Twenty-five years later, the memories are still vivid: 33,000 fans in the Hoosier Dome, dramatic come-from-behind overtime wins in both games, and Richmond High School’s long-awaited first state championship in boys’ basketball.

But as incredible as that Saturday in 1992 was, there was much more to that season’s story.

Triumph rarely comes without setbacks along the way. Our setback was the abrupt ending of our 1990-91 season in the semi-state, where we squandered a late seven-point lead to Mount Vernon. Instead of advancing to play Brebeuf Jesuit and harass Alan Henderson in the semi-state final with our “Runnin’ Red Devils” style of play, another promising season had ended in heartbreaking fashion. That awful feeling of what-could-have-been festered, setting the stage for ’92.

We knew that our 1991-92 squad had the potential to be special. Within the season’s first two weeks, we put up 100 points at New Castle, challenged nationally-ranked Chicago Martin Luther King (with its two seven-foot future NBAers), and knocked off top-ranked Anderson Highland at home.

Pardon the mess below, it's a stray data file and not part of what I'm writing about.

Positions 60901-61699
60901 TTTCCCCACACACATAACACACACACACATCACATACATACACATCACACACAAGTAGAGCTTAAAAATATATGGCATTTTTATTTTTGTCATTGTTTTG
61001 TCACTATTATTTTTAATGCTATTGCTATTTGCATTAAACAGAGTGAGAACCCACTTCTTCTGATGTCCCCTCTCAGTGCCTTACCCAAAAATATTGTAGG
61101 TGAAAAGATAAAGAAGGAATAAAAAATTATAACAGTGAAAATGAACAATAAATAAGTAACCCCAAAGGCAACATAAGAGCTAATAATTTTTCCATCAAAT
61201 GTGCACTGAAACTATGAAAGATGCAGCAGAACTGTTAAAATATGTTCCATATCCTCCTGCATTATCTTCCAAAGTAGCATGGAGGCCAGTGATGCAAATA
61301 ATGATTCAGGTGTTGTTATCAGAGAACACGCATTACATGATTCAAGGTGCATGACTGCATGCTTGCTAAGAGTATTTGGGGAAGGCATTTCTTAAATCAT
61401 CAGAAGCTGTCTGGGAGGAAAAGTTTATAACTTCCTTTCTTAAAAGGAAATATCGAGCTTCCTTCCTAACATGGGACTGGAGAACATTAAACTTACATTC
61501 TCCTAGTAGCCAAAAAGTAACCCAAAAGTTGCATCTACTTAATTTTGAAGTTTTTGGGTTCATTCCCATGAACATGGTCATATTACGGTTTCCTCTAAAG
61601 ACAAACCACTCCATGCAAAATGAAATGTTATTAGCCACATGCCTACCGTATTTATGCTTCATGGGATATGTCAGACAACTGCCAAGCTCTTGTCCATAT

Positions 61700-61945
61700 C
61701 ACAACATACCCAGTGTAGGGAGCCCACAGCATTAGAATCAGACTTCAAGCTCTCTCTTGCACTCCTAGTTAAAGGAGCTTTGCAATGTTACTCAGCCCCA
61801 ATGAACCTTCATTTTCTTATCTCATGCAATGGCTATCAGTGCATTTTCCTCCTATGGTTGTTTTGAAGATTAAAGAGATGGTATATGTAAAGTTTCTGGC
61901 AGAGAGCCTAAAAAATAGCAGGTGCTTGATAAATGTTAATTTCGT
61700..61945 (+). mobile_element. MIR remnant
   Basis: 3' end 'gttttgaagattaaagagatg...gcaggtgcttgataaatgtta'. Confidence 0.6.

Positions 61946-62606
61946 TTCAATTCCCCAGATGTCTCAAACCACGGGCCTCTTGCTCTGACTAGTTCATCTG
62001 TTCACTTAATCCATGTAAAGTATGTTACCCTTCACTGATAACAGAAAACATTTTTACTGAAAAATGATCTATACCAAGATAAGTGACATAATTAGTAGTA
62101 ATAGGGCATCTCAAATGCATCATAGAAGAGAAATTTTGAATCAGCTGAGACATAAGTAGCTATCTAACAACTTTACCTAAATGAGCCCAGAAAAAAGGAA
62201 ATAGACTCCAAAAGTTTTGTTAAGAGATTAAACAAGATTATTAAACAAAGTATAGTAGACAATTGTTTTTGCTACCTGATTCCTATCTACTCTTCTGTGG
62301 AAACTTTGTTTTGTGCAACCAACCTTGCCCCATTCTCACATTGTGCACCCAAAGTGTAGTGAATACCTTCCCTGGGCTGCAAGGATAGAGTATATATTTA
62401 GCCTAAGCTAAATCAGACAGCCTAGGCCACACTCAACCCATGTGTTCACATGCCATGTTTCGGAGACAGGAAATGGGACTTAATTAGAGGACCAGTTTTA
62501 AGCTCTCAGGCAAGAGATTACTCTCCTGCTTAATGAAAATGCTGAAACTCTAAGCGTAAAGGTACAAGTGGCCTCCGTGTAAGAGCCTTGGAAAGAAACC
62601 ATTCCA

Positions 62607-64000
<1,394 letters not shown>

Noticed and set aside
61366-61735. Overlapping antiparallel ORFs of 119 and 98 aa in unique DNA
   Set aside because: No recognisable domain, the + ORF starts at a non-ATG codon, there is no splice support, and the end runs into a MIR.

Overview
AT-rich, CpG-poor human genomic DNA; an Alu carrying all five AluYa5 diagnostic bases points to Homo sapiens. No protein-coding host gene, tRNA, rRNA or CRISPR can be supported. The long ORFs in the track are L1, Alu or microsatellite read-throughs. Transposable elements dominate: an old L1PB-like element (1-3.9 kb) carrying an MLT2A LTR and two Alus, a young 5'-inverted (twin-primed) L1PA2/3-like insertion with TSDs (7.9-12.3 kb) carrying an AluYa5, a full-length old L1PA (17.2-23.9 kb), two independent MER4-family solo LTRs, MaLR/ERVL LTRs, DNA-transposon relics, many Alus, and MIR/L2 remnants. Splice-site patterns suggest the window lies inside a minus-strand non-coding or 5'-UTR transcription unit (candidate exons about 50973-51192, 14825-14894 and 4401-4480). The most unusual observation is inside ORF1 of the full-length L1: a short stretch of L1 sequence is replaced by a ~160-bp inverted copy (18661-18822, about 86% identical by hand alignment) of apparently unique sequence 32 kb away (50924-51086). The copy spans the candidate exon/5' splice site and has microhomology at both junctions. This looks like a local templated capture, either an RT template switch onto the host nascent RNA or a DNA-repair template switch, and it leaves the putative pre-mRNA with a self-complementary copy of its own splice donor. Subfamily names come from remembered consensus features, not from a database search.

Ranked number seven in the preseason, we finished the regular season 15-5 and ranked 12th. As was the case annually, the North Central Conference was a beast. (I remember a late-night visit to Reid Hospital for stitches after taking an elbow to the face during a road win at third-ranked Lafayette Jeff.)

I loved playing in Hinkle Fieldhouse; it was the quintessential atmosphere for Hoosier Hysteria and the one-class tradition. To reach the semi-state final, we won our first six tourney games by an average of 30 points. We benefited from a favorable tournament draw and avoided conference foe and number-one-ranked Anderson, an upset victim to Ben Davis earlier in the day.